You can’t use the 2.4GHz-based 802.11n and 5GHz-based 802.11n devices at full speed simultaneously. If you have 2.4GHz-based 802.11n adapters, then they will run at a maximum of 54Mbps while 5GHz 802.11n-based devices will run at 270Mbps. You can run 2.4GHz-based devices at up to 270Mbps, but only if the 5GHz radio is disabled. Basically, you’ll get a lot more out of this router if the majority of the devices that you own (or purchase) have 5GHz-based 802.11n adapters than you will if they are 2.4GHz-based.
Netgear’s RangeMax Dual Band Wireless-N Modem Router (DGND3300v2) is a decent all-in-one unit that’s easy to set up and it possesses many useful features. We love the ReadyShare USB port, the built-in keyword and URL filter is so simple any parent can use it; and the wireless speed over a long distance is still very fast. However, we recommend buying this router if the majority of your 802.11n devices are capable of running at 5GHz; 2.4GHz-based 802.11n adapters won’t run to their full potential while the 5GHz network is running at full speed.
Stay up to date with the latest news, reviews and features. Sign up to PC World’s newsletters
Follow PC World Australia on Twitter: @PCWorldAu
Become a fan of PC World Australia on Facebook: Become a fan of PC World Australia on Facebook
Most Popular Reviews
- 1 HTC One Mini 2 android smartphone
- 2 Microsoft Surface Pro 3 Windows 8.1 tablet
- 3 Medion Akoya E4110 (MD 8239) desktop PC
- 4 Samsung Galaxy Tab S (10.5) 4G review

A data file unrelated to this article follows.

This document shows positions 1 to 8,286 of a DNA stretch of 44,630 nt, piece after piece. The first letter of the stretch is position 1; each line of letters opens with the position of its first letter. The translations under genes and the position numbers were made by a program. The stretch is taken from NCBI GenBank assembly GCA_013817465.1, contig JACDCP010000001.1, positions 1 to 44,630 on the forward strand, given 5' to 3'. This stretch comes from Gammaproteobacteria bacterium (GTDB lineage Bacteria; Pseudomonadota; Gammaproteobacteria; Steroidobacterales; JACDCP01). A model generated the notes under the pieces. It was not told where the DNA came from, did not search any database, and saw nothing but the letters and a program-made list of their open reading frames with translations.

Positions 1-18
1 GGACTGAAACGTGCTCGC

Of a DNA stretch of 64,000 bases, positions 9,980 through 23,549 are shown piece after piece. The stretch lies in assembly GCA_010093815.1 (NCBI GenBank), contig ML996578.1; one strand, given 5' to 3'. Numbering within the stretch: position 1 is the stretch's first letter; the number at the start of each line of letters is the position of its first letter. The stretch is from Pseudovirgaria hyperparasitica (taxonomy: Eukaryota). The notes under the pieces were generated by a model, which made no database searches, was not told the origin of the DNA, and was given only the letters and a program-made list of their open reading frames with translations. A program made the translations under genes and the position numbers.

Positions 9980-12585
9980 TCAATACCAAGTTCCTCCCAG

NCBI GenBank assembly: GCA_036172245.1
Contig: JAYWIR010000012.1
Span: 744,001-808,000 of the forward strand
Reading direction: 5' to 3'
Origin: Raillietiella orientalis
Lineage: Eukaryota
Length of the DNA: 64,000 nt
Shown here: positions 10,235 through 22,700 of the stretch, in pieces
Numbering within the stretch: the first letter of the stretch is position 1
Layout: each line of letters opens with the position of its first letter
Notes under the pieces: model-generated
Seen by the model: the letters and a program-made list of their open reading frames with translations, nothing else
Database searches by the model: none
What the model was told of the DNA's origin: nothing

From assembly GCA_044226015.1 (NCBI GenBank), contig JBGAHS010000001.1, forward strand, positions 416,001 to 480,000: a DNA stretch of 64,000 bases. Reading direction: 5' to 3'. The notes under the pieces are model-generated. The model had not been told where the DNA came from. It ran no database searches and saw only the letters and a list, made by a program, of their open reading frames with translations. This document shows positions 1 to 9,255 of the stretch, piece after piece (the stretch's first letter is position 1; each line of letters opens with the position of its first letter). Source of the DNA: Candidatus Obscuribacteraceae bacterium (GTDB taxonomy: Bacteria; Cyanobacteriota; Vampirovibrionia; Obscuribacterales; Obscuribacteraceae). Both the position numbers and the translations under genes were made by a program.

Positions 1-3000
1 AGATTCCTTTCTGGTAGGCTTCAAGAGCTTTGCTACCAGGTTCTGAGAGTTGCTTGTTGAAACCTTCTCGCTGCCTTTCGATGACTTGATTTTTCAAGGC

- 5 Dell Inspiron 11 3000 Series convertible laptop
Best Deals on GoodGearGuide
Latest News Articles
- Software bugs most common cause for mobile Internet outages, study says
- FCC gets record number of net neutrality comments, what now?
- Subway to accept NFC payments starting in October
- Micro Focus buying Novell, Suse Linux owner for $1.2 billion
- IBM wants to replace the spreadsheet with Watson Analytics
GGG Evaluation Team
First impression on unpacking the Q702 test unit was the solid feel and clean, minimalist styling.
For work use, Microsoft Word and Excel programs pre-installed on the device are adequate for preparing short documents.
The Fujitsu LifeBook UH574 allowed for great mobility without being obnoxiously heavy or clunky. Its twelve hours of battery life did not disappoint.
The screen was particularly good. It is bright and visible from most angles, however heat is an issue, particularly around the Windows button on the front, and on the back where the battery housing is located.
My first impression after unboxing the Q702 is that it is a nice looking unit. Styling is somewhat minimalist but very effective. The tablet part, once detached, has a nice weight, and no buttons or switches are located in awkward or intrusive positions.